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In this segment of our computer programming language guide, we'll focus on the Eff programming language.

First appearing on March 5, 2012, the functional programming language was designed by Andrej Bauer and Matija Pretnar. As of this writing (2024), the most recent stable release was on October 19, 2021. It is available under the BSD 2-clause License.

Eff is built on the foundation of algebraic effect handlers. Unlike traditional languages, Eff provides. handlers for any computational effect, including not only exceptions but output redirection, state modifications, asynchronous threads, and others.

Its syntax is similar to that of OCaml, which integrates the functions of algebraic effect handlers.

In Eff, effects are first-class citizens and can be seamlessly combined without the need for monad transformers or reshuffling the entire program. For example, exception handlers are a specific instance of effect handlers, and programmers can silence standard output, redirect it, or rearrange it, while state modifications can be prevented or grouped in transactions.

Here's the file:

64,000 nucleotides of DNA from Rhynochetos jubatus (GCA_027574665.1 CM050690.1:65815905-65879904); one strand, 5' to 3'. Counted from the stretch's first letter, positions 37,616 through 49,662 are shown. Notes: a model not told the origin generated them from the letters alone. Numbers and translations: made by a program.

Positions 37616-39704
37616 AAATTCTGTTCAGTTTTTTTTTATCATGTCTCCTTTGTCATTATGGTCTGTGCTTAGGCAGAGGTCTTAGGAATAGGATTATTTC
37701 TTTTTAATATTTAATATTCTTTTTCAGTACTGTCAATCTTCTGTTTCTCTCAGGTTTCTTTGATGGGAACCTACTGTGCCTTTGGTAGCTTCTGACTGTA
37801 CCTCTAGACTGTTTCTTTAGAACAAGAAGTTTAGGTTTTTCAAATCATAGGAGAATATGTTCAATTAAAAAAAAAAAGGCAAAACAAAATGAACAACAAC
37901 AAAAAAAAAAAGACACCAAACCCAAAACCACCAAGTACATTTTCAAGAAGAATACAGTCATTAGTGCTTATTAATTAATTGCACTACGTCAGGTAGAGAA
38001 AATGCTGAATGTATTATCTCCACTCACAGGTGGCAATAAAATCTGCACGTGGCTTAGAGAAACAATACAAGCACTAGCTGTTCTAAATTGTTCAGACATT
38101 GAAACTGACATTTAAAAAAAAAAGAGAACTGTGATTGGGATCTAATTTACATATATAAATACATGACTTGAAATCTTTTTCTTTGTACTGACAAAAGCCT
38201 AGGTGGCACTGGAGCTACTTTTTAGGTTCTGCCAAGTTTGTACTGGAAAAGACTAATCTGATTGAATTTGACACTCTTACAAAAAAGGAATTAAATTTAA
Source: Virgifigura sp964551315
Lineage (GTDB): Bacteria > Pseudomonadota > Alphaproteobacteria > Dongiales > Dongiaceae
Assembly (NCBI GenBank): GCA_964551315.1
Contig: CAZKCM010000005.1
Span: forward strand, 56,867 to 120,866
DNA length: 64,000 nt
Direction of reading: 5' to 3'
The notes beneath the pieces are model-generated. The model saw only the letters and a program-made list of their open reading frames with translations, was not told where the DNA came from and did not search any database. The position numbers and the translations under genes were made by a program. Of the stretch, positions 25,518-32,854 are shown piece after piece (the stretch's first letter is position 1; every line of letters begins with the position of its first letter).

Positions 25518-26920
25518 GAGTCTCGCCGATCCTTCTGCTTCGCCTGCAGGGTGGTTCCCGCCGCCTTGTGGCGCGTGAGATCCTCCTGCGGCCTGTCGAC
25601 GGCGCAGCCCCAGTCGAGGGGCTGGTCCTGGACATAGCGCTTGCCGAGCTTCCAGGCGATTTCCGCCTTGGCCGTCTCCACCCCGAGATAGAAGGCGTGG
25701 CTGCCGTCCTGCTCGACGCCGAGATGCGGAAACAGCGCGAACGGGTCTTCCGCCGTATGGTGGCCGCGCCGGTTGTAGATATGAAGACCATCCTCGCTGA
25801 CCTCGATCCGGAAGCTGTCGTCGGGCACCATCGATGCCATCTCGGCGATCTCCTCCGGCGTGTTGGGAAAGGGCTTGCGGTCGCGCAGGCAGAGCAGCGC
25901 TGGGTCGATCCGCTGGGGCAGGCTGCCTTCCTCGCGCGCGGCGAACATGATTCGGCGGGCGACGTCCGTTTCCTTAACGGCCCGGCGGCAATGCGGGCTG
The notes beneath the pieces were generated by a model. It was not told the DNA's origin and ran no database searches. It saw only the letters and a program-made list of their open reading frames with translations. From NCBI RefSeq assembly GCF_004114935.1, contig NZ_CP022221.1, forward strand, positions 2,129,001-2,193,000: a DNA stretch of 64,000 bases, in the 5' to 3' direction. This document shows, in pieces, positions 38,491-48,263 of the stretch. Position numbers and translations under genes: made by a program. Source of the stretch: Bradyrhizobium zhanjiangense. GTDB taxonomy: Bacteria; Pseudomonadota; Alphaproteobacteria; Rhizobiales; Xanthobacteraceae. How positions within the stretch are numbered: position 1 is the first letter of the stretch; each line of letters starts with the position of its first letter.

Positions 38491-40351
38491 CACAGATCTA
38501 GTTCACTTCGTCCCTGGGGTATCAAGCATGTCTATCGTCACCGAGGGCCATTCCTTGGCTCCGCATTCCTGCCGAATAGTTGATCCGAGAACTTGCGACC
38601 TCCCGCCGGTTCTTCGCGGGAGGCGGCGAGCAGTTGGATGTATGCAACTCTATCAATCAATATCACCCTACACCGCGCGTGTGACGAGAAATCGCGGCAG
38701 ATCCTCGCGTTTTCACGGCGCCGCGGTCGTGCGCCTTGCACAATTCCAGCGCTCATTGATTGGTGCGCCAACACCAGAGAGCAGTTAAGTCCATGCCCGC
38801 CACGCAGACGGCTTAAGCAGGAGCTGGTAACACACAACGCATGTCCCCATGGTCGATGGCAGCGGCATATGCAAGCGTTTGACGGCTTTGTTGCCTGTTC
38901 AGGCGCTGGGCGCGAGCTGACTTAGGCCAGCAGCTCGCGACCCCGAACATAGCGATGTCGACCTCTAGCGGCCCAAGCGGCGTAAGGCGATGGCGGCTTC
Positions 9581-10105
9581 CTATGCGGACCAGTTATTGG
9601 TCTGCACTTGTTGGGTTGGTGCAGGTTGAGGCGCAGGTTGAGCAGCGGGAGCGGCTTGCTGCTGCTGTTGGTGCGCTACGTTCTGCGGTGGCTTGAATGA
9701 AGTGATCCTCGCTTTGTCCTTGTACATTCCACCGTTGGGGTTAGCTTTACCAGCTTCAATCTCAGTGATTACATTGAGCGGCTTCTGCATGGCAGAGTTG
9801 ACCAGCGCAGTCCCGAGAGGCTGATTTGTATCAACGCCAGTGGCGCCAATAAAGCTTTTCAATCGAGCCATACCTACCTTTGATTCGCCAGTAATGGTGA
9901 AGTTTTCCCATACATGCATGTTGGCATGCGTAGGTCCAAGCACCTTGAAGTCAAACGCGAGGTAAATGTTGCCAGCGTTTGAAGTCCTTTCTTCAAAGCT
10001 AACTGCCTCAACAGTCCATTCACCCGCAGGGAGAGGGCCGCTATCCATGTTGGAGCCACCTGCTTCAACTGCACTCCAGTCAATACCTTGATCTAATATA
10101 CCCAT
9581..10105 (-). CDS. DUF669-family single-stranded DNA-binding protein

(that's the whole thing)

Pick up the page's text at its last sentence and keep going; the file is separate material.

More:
Eff allows programmers to define their own effects. They can simply declare a choice operation and start writing nondeterministic programs. Later, they can write a handler that computes a single possible result, an optimal result, or a list of all results.

Currently, Eff serves as a playground for testing new concepts in programming languages, especially those related to computational effects, but it is not recommended for production uses due to its limited library support, minimal documentation, and its evolving nature.

The major influence for Eff was OCaml, another functional programming language whose syntax is similar. However, Eff diverges significantly in its approach to effects, embracing algebraic effect handlers, while OCaml uses monads.

Eff is useful for exploring computational effects, but its practical adoption remains limited.



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